Applied Mathematics

A.K. Watson Hall, 203.432.1278
M.S., M.Phil., Ph.D.

Director of Graduate Studies
Vladimir Rokhlin

Professors Andrew Barron (Statistics and Data Science), Yang Cai (Computer Science), Joseph Chang (Statistics and Data Science), Ronald Coifman (Mathematics; Computer Science), Thierry Emonet (Molecular, Cellular, and Developmental Biology; Physics), Michael Fischer (Computer Science), Anna Gilbert (Mathematics; Statistics and Data Science), Jonathon Howard (Molecular Biophysics and Biochemistry), Peter Jones (Mathematics), Yuval Kluger (Pathology), Owen Miller (Applied Physics), Nicholas Read (Physics; Applied Physics; Mathematics), Vladimir Rokhlin (Computer Science; Mathematics), John Schotland (Mathematics), Mitchell Smooke (Mechanical Engineering and Materials Science; Applied Physics), Daniel Spielman (Computer Science; Mathematics), Van Vu (Mathematics), John Wettlaufer (Earth and Planetary Sciences; Mathematics; Physics), Huibin Zhou (Statistics and Data Science), Steven Zucker (Computer Science; Biomedical Engineering)

Associate Professors Smita Krishnaswamy (Genetics; Computer Science), Sekhar Tatikonda (Statistics and Data Science)

Assistant Professor Roy Lederman (Statistics and Data Science)

Fields of Study

The graduate Program in Applied Mathematics comprises the study and application of mathematics to problems motivated by a wide range of application domains. Areas of concentration include the analysis of data in very high-dimensional spaces, the geometry of information, computational biology, mathematical physics (optical and condensed matter physics), and randomized algorithms. Topics covered by the program include classical and modern applied harmonic analysis, linear and nonlinear partial differential equations, inverse problems, quantum optics, imaging, numerical analysis, scientific computing and applications, discrete algorithms, combinatorics and combinatorial optimization, graph algorithms, geometric algorithms, discrete mathematics and applications, cryptography, statistical theory and applications, probability theory and applications, information theory, econometrics, financial mathematics, statistical computing, and applications of mathematical and computational techniques to fluid mechanics, combustion, and other scientific and engineering problems.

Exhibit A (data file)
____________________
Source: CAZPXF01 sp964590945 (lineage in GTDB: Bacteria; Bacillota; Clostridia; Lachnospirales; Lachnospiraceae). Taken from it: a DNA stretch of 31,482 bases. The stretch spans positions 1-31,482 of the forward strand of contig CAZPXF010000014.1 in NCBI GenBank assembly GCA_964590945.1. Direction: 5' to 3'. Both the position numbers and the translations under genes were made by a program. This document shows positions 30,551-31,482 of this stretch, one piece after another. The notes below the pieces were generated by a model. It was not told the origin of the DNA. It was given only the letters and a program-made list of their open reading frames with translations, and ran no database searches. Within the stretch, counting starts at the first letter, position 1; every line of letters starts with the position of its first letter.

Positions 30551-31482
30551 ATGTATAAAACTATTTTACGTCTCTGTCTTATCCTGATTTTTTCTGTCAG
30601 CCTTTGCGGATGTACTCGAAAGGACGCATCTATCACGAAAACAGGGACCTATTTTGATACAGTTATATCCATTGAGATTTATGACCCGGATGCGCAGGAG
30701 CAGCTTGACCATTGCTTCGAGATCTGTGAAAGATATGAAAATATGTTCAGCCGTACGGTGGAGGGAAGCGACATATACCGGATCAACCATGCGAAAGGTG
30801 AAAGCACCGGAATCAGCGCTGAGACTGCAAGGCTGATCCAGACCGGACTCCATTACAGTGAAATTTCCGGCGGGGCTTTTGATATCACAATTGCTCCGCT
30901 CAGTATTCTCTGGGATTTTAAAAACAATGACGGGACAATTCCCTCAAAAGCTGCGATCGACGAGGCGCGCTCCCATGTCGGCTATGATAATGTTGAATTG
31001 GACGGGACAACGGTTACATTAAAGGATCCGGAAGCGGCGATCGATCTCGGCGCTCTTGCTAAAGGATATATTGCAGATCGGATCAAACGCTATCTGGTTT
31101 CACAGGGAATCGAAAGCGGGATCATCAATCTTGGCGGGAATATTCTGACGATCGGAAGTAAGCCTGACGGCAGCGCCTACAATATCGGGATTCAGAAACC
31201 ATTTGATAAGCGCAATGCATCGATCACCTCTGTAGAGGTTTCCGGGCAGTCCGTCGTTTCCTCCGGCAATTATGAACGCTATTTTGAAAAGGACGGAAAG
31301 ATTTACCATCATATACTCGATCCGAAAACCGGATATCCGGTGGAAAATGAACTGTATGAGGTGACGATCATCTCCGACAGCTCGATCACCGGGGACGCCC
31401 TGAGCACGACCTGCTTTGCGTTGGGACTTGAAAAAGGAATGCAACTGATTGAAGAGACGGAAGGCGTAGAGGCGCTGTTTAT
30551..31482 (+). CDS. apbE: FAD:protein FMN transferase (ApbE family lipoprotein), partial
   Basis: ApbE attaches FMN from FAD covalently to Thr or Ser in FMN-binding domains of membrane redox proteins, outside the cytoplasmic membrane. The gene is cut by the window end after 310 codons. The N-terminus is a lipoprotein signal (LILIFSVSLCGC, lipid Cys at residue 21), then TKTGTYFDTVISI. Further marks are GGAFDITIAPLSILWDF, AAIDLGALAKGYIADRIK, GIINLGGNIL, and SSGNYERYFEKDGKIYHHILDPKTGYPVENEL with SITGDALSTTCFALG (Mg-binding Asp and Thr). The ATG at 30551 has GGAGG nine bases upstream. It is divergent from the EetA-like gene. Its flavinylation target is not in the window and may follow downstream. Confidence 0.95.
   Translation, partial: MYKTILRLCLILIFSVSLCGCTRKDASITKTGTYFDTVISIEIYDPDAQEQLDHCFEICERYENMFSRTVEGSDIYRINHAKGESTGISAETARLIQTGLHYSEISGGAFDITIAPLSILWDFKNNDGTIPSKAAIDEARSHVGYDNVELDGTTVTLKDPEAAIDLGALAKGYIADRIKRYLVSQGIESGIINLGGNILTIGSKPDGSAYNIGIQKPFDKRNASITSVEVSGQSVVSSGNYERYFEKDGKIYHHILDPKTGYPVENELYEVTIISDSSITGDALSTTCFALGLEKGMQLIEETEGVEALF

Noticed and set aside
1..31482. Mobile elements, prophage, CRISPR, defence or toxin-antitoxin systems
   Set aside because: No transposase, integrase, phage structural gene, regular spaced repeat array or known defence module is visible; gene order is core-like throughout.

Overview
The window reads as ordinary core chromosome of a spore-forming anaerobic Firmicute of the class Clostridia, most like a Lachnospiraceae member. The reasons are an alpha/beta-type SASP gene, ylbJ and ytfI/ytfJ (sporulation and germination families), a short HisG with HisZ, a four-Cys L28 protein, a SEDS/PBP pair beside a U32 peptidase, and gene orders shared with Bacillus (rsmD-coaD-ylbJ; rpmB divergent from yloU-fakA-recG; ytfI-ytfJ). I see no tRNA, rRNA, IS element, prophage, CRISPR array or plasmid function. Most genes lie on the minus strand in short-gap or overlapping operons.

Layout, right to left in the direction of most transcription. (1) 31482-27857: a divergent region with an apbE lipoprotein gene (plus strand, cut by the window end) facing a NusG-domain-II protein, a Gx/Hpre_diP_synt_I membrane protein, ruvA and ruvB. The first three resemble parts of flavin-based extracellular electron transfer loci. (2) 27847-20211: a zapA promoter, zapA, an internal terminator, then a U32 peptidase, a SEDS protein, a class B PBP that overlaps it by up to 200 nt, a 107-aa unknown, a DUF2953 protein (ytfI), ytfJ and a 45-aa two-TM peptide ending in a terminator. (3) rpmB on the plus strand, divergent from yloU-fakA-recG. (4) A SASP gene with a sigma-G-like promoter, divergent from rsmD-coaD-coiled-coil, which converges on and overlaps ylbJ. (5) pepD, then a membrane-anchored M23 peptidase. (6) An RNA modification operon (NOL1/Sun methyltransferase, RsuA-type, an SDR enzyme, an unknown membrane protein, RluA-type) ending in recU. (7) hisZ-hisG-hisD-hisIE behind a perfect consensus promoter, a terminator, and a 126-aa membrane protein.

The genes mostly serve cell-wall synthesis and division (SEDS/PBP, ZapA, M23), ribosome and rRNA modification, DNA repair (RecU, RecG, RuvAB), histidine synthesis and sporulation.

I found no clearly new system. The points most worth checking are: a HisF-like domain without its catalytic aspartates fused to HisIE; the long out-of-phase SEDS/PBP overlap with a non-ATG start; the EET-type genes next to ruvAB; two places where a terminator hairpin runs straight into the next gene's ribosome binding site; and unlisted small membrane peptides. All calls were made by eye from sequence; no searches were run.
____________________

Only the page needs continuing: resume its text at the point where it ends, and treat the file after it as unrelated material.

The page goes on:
Integrated Graduate Program in Physical and Engineering Biology (PEB)

Students applying to the Ph.D. program in Applied Mathematics may also apply to be part of the PEB program. See the description under Non-Degree-Granting Programs, Councils, and Research Institutes for course requirements, and for more information about the benefits of this program and application instructions.

Special Requirements for the Ph.D. Degree

All students are required to: (1) complete twelve term courses (including reading courses) at the graduate level, at least two with Honors grades; (2) pass a qualifying examination on their general applied mathematical knowledge (in four core topics and specialized topics in consultation with the Director of Graduate Studies) by the end of their second year; (3) submit a dissertation prospectus; (4) participate in the instruction of undergraduates for at least two terms; (5) be in residence for at least three years; and (6) complete a dissertation that clearly advances understanding of the subject it considers. Prior to registering for a second year of study, and in addition to all other academic requirements, students must successfully complete MATH 991, Ethical Conduct of Research, or another approved course on responsible conduct in research. Teaching is considered an integral part of training at Yale University, so all students are expected to complete two terms of teaching within their first two years. Students who require additional support from the Graduate School will be required to teach additional terms, if needed, after they have fulfilled the academic teaching requirement.